Can Los Angeles Kings Take Advantage of Series Lead This Time Around?

By Casey Drottar
Getty Images
Getty Images

The Los Angeles Kings are one win away from winning the Stanley Cup, but you could hardly tell based on some of the comments after Monday night’s Game 3 victory. When asked how he felt about being 60 minutes away from the Kings’ second Cup in three years, coach Darryl Sutter was as blunt as usual:

“I haven’t even thought about that. Really that has nothing to do with this series when you look. I mean, hell, we got thrown under the bus by everybody on earth seven weeks ago, so…”

The club can ignore it all they want publicly, but you know the L.A. players are well aware of how close they are to reaching the top of the NHL mountain. The New York Rangers have to beat the Kings, who seemingly have no idea what it’s like to fail in the clutch, four straight times. Make no mistake: the Kings have to be spending at least a few minutes a day thinking about what they’ll do if the Cup is handed to them.

But, up 3-0 and having the majority of league pundits claiming the series is essentially over, can the Kings take advantage of the position they’re in?

It sounds like a dumb question at surface level. It would take a monumental collapse – something L.A. took advantage of when down 3-0 to the San Jose Sharks in the opening round – for this team to not close the door on New York. However, it’s also something that’s already been asked once this postseason. After fighting off elimination multiple times in the first two rounds, the Kings found themselves up 3-1 over the Chicago Blackhawks in the Western Conference Finals. Instead of finishing off the Blackhawks without unnecessary drama, Los Angeles instead watched its opponent claw its way back into the series, forcing an intense Game 7 the Kings eventually won in overtime.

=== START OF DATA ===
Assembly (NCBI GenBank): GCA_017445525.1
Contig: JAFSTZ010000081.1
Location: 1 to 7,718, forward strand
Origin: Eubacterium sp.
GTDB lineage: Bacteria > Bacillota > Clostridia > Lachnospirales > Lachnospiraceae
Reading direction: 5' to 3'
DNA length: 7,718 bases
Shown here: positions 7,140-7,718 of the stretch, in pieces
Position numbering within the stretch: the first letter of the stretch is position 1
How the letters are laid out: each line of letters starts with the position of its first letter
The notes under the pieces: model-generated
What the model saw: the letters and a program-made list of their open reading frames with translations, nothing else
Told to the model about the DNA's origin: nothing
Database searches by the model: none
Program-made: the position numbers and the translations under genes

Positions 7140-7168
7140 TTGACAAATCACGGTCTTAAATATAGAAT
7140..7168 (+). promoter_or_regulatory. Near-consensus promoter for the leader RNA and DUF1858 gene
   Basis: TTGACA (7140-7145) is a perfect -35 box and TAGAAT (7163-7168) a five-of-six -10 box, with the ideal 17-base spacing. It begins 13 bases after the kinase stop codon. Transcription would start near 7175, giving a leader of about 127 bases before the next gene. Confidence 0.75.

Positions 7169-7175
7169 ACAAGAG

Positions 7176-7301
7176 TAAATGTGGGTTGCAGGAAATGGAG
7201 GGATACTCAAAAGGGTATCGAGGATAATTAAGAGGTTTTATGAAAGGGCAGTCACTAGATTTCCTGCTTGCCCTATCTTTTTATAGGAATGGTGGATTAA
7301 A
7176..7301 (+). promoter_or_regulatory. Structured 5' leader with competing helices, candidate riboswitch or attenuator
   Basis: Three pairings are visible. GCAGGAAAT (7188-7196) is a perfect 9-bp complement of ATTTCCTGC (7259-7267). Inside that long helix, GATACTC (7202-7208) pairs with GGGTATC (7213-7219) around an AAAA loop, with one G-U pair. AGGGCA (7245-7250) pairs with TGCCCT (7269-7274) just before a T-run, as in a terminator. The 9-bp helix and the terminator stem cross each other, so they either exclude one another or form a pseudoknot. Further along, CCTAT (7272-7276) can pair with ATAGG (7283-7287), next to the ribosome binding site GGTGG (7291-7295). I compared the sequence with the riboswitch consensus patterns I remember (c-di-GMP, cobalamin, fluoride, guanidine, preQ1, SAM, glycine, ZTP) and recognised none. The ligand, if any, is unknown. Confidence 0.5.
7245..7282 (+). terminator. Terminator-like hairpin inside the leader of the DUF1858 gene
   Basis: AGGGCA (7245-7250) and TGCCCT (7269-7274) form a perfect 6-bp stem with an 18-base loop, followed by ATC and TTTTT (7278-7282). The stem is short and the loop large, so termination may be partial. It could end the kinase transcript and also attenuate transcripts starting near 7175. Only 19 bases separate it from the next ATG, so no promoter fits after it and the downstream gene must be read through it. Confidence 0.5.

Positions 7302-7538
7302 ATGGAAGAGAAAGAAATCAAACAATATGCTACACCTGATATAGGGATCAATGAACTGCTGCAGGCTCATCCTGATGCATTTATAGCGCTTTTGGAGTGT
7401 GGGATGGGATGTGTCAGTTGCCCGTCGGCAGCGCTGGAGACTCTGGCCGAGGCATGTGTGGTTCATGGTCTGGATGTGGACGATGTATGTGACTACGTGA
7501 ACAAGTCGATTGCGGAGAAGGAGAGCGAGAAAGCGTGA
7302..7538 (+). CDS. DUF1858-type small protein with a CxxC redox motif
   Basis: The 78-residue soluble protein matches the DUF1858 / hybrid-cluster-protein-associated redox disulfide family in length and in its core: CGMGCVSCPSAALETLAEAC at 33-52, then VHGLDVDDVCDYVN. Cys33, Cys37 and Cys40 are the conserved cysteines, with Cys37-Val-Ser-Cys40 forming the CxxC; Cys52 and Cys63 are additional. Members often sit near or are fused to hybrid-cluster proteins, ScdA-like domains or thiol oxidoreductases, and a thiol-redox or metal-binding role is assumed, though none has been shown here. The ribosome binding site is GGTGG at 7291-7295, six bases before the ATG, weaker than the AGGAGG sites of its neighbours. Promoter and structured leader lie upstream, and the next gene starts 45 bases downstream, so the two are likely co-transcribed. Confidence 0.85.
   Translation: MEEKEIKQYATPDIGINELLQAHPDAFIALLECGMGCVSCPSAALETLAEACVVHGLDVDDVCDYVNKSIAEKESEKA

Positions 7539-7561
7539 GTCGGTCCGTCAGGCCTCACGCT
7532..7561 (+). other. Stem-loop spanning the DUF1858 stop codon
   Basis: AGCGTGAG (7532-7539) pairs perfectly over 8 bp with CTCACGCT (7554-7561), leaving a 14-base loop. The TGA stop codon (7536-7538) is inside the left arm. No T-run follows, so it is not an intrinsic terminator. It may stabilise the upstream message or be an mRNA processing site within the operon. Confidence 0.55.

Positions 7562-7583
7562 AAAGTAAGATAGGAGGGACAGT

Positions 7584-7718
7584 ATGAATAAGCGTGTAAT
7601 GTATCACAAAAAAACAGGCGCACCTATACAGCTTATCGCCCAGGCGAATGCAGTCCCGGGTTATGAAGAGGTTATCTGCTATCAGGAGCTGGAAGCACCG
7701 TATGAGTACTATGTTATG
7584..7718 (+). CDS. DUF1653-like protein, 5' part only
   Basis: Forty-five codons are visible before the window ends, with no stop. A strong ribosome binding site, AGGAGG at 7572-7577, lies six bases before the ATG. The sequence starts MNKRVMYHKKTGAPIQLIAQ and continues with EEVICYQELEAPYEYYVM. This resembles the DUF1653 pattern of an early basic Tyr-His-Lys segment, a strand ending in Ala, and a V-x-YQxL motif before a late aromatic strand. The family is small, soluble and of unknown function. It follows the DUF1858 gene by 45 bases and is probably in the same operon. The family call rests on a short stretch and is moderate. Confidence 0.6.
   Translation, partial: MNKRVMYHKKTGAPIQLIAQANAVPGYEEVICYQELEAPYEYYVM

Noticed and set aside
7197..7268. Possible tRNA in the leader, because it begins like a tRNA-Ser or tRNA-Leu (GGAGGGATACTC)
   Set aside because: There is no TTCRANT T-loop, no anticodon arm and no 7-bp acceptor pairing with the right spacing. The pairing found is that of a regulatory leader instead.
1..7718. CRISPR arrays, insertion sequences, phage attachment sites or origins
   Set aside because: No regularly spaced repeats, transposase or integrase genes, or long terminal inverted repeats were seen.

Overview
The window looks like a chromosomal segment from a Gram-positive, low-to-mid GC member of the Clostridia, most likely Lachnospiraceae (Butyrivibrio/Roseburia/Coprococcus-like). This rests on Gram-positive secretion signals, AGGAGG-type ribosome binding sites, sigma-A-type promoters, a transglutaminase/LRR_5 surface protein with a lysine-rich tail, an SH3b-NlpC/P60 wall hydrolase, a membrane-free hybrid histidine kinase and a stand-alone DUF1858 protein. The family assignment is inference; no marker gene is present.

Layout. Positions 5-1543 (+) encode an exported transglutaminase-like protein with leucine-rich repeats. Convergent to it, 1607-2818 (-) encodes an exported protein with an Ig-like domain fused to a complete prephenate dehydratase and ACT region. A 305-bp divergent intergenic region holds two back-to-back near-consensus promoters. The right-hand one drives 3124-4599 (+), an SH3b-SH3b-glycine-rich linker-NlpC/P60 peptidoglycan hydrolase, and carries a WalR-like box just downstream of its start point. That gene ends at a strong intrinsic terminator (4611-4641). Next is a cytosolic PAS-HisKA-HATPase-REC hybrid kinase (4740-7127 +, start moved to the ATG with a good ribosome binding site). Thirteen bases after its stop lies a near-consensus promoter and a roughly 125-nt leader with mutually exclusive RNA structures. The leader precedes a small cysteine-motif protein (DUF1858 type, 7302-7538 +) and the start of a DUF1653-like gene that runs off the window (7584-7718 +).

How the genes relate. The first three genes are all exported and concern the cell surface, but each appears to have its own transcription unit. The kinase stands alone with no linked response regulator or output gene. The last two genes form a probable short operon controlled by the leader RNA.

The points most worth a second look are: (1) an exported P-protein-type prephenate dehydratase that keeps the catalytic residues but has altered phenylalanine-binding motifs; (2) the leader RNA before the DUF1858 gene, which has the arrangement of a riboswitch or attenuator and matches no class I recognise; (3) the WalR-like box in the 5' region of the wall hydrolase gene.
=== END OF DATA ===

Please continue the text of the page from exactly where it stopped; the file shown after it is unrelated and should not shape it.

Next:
So, it has to be asked again: can L.A. cash in on what appears to be an insurmountable series lead? Have the Kings learned their lesson from the last round after getting an up-close-and-personal look at what happens when your opponent can get any sort of momentum going?

At this moment, it’s such a difficult task to predict how this Kings team will take the ice. Despite being up 3-0 in the series, Monday night was the first game of this final round in which Los Angeles played with a lead. Sure, the Kings won 3-0, but they did so while being outshot 32-15. They’ve shown a propensity for falling behind early, but more often than not they rally right back just as you’re prepping to count them out. The Kings could blow out New York tomorrow night or come out sloppy and lose; nobody would really be too surprised either way.

Watching a team appear down for the count one minute and unbeatable the next is a thrill for the casual viewer. Of course, L.A. probably would like to avoid the theatrics this time around. But, since the Kings struggled the last time they were up big in a series, it does force you to question their ability to close the door when they’re in control. They may have won the first three games of the Cup Finals, but the Kings haven’t done so convincingly enough to declare a sweep as inevitable.

Los Angeles appears to play its best hockey when backed up against the wall, but this doesn’t mean it would rather be in the Rangers’ position. Only needing one more win to walk away with the league’s top prize, the Kings need to do what they couldn’t in the last round. New York is teetering on the edge, and L.A. needs to finish the Rangers off as quickly as possible.

Casey Drottar is an NHL writer for Follow him on Twitter @CDrottar19 or “Like” him on Facebook

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